Through social subjects, young people develop their understanding of the world by learning about other people and their values, in different times, places and circumstances; they also develop their understanding of their environment and of how it has been shaped. As they mature, children and young people’s experiences will be broadened using Scottish, British, European and wider contexts for learning, while maintaining a focus on the historical, social, geographic, economic and political changes that have shaped Scotland. Young people learn about human achievements and about how to make sense of changes in society, of conflicts and of environmental issues. With greater understanding comes the opportunity and ability to influence events by exercising informed and responsible citizenship.
Through RME, young people must become aware that beliefs and values are fundamental to families and to the fabric of society in communities, local and global. There is an intrinsic value in learning about religion as well as learning from religion, as children and young people develop their understanding of diversity in our society and their own roles in it. The skills of reflection and critical thinking and an enhanced understanding of the beliefs and values of others are all crucial in assisting in this process.
Young people as they participate in experiences and outcomes in social studies will:
- develop their understanding of the history, heritage and culture of Scotland, and an appreciation of their local and national heritage within the world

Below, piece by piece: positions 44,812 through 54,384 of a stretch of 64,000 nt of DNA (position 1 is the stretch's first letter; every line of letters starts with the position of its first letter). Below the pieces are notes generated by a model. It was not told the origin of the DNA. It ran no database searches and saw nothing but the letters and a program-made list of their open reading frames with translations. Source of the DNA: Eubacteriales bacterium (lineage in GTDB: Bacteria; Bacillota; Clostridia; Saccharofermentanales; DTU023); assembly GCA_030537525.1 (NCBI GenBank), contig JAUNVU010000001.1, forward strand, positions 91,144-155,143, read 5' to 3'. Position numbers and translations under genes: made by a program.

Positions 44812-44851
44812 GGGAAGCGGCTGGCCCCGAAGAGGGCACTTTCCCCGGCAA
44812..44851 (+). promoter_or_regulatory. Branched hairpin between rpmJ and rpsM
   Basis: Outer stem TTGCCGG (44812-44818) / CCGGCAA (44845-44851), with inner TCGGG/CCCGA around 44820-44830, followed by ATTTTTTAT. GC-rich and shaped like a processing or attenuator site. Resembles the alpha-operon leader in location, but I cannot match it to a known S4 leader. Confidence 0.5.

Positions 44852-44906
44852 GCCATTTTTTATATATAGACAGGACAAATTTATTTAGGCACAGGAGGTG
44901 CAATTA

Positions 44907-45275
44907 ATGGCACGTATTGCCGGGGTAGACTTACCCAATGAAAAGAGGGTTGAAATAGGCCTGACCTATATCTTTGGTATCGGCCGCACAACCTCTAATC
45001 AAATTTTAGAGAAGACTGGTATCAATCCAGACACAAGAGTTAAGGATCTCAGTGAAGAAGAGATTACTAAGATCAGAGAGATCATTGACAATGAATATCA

- broaden their understanding of the world by learning about human activities and achievements in the past and present
- develop their understanding of their own values, beliefs and cultures and those of others
- develop an understanding of the principles of democracy and citizenship through experience of critical and independent thinking
- explore and evaluate different types of sources and evidence
- learn how to locate, explore and link periods, people and events in time and place
- learn how to locate, explore and link features and places locally and further afield
- engage in activities which encourage enterprising attitudes
- develop an understanding of concepts that encourage enterprise and influence business
- establish firm foundations for lifelong learning and for further specialised study and careers.
Learning through religious and moral education enables children and young people to:
- recognise religion as an important expression of human experience
- learn about and from the beliefs, values, practices and traditions of Christianity and the world religions selected for study, other traditions, and viewpoints independent of religious belief
- explore and develop knowledge and understanding of religions, recognising the place of Christianity in the Scottish context
- investigate and understand the responses which religious and non-religious views can offer to questions about the nature and meaning of life
- recognise and understand religious diversity and the importance of religion in society
- develop respect for others and an understanding of beliefs and practices which are different from their own
- explore and establish values such as wisdom, justice, compassion and integrity and engage in the development of and reflection upon their own moral values
- develop their beliefs, attitudes, values and practices through reflection, discovery and critical evaluation
- develop the skills of reflection, discernment, critical thinking and deciding how to act when making moral decisions
- make a positive difference to the world by putting their beliefs and values into action
- establish a firm foundation for lifelong learning, further learning and adult life.
Religious and moral education is therefore an essential part of every child or young person’s educational experience.
Links to each subject:
David Toal (Curricular Leader)